Trees Do More Then Just Look Good

Next Friday, April 28th is Arbor Day. The day to celebrate trees and to plant trees. Of course in my mind I don't need a specific day to plant trees, but Arbor Day is a great way to bring awareness to the importance of trees in the environment and communities.

In past articles, I've written about proper tree planting and the where to's and the how to's. This time I'm going to take a different direction when talking about trees and focus on the benefits they provide us. I think most of us would agree there is a distinctive difference in feelings between being in an area that has trees versus an area that doesn't. So what else can trees do besides making us feel more relaxed?

Trees help us to reduce atmospheric CO2 by absorbing it from the environment and then sequestering ("locking up") the CO2 in the roots, twigs, and trunk. Let's put this into perspective of why this is important.

  • A mid-size sedan driving an average of 12,000 miles a year releases 11,000 lbs of CO2 into the environment.
  • A 15" diameter White Oak can sequester approximately 450 lbs of CO2 each year
  • A 20" diameter White Oak can sequester approximately 600 lbs of CO2 each year.

Think about the number of cars on the road each and every day, imagine what would happen if there weren't trees to absorb some of those emissions? There is a lot of research out there that has calculated the impacts of trees and the amount of CO2 they are able to sequester. The above rates came from the website which is the National Tree Benefit Calculator that was created as a joint effort between Casey Trees and Davey Tree Care Company. If you visit the website you can enter in your zip code, tree species, diameter, and the location and see the estimated benefits including CO2 sequestration as well as storm water runoff, property value increases, air quality improvement, and energy use reduction.

Energy use reduction is associated with choosing planting locations and tree species to help reduce heating and cooling costs on buildings. A deciduous tree that shades a house in summer will keep it cooler and then when loses its leaves in the fall allows more sun to reach the house keeping it warmer. This leads to a reduction in therm and kilowatt hour usage. The other benefit is that this can also lead to further reduction of CO2 in the atmosphere as lower utility usage results in lower emissions.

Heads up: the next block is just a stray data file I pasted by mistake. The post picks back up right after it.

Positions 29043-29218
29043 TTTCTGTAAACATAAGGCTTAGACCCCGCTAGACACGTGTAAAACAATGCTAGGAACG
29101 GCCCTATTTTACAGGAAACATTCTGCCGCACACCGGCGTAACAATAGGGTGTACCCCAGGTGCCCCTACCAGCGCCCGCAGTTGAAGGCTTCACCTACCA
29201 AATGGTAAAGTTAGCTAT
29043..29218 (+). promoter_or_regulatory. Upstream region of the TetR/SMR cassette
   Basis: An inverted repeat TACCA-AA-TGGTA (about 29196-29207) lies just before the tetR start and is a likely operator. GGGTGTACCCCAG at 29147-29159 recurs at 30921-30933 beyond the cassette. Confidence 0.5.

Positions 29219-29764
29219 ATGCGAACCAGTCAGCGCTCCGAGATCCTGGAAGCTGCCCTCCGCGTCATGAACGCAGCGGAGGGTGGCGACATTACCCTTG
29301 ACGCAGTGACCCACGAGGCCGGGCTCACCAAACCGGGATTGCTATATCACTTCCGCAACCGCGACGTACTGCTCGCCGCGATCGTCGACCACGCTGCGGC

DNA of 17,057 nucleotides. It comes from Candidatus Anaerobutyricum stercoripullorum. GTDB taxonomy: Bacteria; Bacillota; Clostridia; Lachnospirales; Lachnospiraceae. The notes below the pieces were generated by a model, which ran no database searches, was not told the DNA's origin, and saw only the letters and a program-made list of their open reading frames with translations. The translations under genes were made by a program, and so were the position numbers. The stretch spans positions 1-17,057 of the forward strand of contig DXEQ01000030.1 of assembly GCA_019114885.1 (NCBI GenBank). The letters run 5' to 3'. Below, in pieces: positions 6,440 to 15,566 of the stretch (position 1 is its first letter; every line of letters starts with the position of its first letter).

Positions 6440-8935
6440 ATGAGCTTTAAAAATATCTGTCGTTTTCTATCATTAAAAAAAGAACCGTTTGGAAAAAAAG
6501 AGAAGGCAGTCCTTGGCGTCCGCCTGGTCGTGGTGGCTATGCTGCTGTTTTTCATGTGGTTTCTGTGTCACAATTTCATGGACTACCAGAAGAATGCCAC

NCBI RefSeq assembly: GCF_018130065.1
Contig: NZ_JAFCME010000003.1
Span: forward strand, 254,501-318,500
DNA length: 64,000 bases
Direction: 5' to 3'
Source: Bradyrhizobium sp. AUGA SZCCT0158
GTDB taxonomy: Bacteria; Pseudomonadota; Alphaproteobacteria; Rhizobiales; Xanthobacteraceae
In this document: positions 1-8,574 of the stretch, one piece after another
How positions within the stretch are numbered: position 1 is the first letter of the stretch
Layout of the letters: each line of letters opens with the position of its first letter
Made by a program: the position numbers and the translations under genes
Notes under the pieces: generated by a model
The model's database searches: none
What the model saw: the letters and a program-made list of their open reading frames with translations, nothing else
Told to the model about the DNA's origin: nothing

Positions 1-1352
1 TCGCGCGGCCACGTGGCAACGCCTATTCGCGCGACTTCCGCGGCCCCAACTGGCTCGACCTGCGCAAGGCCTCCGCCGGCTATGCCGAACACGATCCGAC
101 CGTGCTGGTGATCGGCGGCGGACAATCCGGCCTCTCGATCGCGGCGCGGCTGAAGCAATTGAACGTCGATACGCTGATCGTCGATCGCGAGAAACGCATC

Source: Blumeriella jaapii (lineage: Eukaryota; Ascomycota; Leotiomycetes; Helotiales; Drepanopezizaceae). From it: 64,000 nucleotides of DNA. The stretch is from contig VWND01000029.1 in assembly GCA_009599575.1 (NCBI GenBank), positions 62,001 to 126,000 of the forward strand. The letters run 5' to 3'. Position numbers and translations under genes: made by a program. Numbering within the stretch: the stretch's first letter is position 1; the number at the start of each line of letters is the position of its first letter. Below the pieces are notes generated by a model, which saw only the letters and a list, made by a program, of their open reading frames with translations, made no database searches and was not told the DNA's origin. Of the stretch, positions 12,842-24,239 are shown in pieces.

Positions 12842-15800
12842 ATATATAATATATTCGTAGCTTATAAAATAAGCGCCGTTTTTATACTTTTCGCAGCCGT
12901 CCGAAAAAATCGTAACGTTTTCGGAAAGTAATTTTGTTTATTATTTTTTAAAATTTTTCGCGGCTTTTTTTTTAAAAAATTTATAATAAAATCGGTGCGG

Benefits of trees goes beyond just the environment. Research from the University of Illinois Landscape and Human Health Laboratory (LHHL) has conducted research on the impacts of green space on people including children with ADD. Research showed that children with ADD were able to focus better after having been in green space or having taken a walk in a park or natural setting. They have even done studies showing the relationship to green space and crime rates. The more green space the lower the crime rates. You can read more by visiting the LHHL website:

In 2012 The US Forest Service released a study having looked at 20 different cities in the US and estimated that as a whole we are losing approximately 4 million trees per year in urban areas. Knowing just some of the benefits that trees provide – the best thing you can do this year is plant a tree. There is a wealth of information available in regards to tree selection and proper planting on the University of Illinois Extension website as well as the International Society of Arboriculture website